Based on the EU Directive for Administrative Cooperation, No 6. (“DAC6”), intermediaries or taxpayers are obliged to actively report certain tax constructs to the tax authorities. For the purpose of the Directive, any arrangements that present a potential risk of tax avoidance should be reported. However, certain arrangements are only reportable to the extent that the main benefit test has been met. The main benefit test dictates that at least one of the main objectives of a certain arrangement should be tax savings.
The primary objective of the Directive is to share knowledge about cross-border tax structures, which will give legislators in the Member States an opportunity to combat any tax-saving structures that are considered undesirable. To this end, the notifications received by the relevant tax authorities will be exchanged with the tax authorities in the other (affected) EU Member State(s).
Mandatory Disclosure Directive
Hallmarks and main benefit test
The characteristics or features of a cross-border arrangement that indicate a potential risk of tax avoidance are commonly referred to as “hallmarks”.
The main benefit test applies to generic hallmarks as well as several specific hallmarks. In compliance with the DAC6 regulations, the main benefit test verifies if the main benefit, or one of the main benefits, that a person may reasonably expect to derive from an arrangement is to obtain a tax advantage.
The main benefit test compares the value of the expected tax advantage with any other benefits likely to be obtained from the transaction, and has the advantage of providing an objective assessment of the tax benefits.
In principle, the obligation to file a report lies with a company’s intermediaries and so-called auxiliary intermediaries, which can include many types of tax, corporate, financial, legal or investment service providers such as tax advisers, accountants, lawyers, civil-law notaries, banks and corporate service providers (former trust offices), but also investment bank portfolio managers. In specific cases, the duty to issue a report shifts to the taxpayer; for example, if the intermediary invokes a right of privilege or in the absence of an intermediary (as may be the case where the arrangement was conceived, managed and implemented by an in-house department of the taxpayer). In some cases, there may be an exemption from the duty to disclose; for example, if the same information about the arrangement has previously been disclosed by another intermediary.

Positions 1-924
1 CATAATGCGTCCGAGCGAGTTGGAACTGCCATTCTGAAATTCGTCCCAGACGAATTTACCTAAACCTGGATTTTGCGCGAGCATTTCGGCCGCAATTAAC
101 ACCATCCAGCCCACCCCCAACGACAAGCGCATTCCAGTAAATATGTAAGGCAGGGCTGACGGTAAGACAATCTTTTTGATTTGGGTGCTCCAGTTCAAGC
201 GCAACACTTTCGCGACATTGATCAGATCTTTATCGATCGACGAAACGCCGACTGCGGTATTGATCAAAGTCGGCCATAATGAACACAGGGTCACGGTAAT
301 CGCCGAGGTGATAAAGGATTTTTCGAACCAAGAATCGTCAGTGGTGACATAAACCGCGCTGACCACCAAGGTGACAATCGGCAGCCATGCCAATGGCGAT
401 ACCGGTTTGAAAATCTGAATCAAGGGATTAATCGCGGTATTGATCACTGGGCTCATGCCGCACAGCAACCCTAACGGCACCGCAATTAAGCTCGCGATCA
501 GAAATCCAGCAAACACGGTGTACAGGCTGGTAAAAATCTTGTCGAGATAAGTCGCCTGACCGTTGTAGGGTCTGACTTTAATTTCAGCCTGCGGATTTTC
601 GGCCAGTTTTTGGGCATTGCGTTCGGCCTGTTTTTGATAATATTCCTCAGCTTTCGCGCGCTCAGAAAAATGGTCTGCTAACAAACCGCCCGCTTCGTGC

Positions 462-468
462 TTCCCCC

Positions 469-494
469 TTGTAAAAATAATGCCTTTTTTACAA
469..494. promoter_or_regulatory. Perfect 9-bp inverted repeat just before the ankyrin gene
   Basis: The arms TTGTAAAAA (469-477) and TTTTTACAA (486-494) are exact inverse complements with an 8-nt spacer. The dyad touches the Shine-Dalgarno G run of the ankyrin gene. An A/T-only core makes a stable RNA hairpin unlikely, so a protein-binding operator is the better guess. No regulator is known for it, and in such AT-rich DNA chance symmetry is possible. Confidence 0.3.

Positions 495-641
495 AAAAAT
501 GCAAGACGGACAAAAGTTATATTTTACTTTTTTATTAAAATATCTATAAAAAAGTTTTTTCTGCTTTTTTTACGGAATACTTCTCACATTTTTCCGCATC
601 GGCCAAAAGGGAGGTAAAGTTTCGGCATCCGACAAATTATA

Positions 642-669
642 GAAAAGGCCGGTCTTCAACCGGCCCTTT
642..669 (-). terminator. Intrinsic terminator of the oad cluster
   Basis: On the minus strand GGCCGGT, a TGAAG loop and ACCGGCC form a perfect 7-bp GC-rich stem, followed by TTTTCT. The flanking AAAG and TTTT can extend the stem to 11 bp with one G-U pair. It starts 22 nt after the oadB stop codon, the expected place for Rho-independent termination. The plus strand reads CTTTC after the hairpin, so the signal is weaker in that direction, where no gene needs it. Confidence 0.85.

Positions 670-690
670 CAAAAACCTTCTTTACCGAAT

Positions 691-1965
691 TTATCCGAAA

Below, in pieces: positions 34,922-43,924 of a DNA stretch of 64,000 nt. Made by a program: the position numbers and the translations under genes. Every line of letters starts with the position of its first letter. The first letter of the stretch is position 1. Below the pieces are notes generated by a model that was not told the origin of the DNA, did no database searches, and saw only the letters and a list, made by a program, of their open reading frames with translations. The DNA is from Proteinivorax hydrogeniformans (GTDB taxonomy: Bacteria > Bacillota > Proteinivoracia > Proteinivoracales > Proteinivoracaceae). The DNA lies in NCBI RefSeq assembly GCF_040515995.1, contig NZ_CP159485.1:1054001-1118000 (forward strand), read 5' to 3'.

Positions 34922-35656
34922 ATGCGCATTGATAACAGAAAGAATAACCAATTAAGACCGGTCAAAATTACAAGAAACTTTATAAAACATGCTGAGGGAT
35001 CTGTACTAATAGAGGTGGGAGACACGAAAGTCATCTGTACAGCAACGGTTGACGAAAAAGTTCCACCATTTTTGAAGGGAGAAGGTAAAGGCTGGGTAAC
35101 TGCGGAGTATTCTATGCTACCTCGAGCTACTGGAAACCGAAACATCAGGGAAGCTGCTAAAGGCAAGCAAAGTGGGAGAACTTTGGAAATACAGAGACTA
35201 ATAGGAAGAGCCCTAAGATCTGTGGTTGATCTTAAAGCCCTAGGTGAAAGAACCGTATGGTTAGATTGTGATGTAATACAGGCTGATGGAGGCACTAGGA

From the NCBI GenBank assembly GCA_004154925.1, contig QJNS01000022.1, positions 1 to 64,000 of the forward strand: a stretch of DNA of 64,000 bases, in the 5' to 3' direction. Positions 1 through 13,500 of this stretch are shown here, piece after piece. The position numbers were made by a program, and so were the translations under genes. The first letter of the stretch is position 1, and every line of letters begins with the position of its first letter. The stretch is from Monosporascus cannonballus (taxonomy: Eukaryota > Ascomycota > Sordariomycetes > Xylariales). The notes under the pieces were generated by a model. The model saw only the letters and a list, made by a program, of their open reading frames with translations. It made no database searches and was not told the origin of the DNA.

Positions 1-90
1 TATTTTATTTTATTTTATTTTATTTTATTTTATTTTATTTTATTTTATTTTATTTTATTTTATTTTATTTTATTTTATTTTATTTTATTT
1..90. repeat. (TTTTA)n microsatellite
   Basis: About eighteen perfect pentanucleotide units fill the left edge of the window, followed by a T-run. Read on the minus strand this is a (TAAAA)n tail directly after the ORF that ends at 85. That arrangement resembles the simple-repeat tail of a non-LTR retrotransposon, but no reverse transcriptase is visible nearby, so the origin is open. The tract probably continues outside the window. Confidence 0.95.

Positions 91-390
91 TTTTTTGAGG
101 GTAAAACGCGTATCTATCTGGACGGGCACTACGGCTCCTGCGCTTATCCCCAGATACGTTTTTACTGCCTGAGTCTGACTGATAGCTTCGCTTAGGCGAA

Substantial sanctions are attached to the obligations under DAC6. Non-compliance with the obligations, mistakes or even inappropriate filing can result in an administrative fine or criminal prosecution, where the fines range in size from moderate to very high, depending on the EU country involved. Nonetheless, having an “arguable point of view” may prevent the imposition of a fine.
The main challenges imposed by DAC6 can be divided into two categories: technical challenges and process challenges. Interpretations of the hallmarks and the disparities between Member States (e.g., Portugal and Poland) are the primary subjects of the technical challenges; whereas the process challenges are focused on the internal process and documentation of the assessments.
The technical challenges relate to the interpretation and scope of implementation of the directive in individual Member States, particularly as disparities can be observed in several Member States. In certain EU Member States, the implementations of the Directive are even wider in scope when compared to the provisions laid down in the EU Directive; e.g., the obligation to report may be extended to include domestic tax arrangements, or to include additional tax types, or may have different language requirements and require additional information, etc. As an intermediary or multinational, keeping track of all these differences may prove to be a challenge.
In several Member States (e.g., the Netherlands), the tax authorities have announced that intermediaries are expected to design a process for their DAC6 assessments and filings. An intermediary should also foster internal awareness regarding the legislation and its process. The following challenges can be observed in implementing such a process:
- Internal awareness and education: taking the interpretations of all individual Member States into account.
- Assessment workflow: a complete and coherent workflow is required for all assessments.
- Deadline management: monitoring all arrangements and deadlines.
- Repository: an up-to-date repository with all filings, assessments, supporting documents and decision tracking.
- Audit trail: a complete audit trail of all relevant activities and documents related to the assessments.
DAC6 poses several challenges, all of which should be considered when designing a proper DAC6 assessment and filing process. These challenges pose a risk to both the substantive assessment of the main benefit test and the hallmarks, as well as a risk to the process itself. Therefore, any solution aimed at addressing the DAC6 requirements should take the following aspects into account:
- Education and awareness: technical information with regards to the local DAC6 implementation measures, as well as a broader sense of awareness with regards to the purpose, risks and penalties imposed by DAC6.
- Workflow management: streamlining the process in a uniform, efficient and effective manner.
- Repository and audit trail: building a database of all assessments (reportable and non-reportable) and all supporting documents, with decision reasoning and commentaries.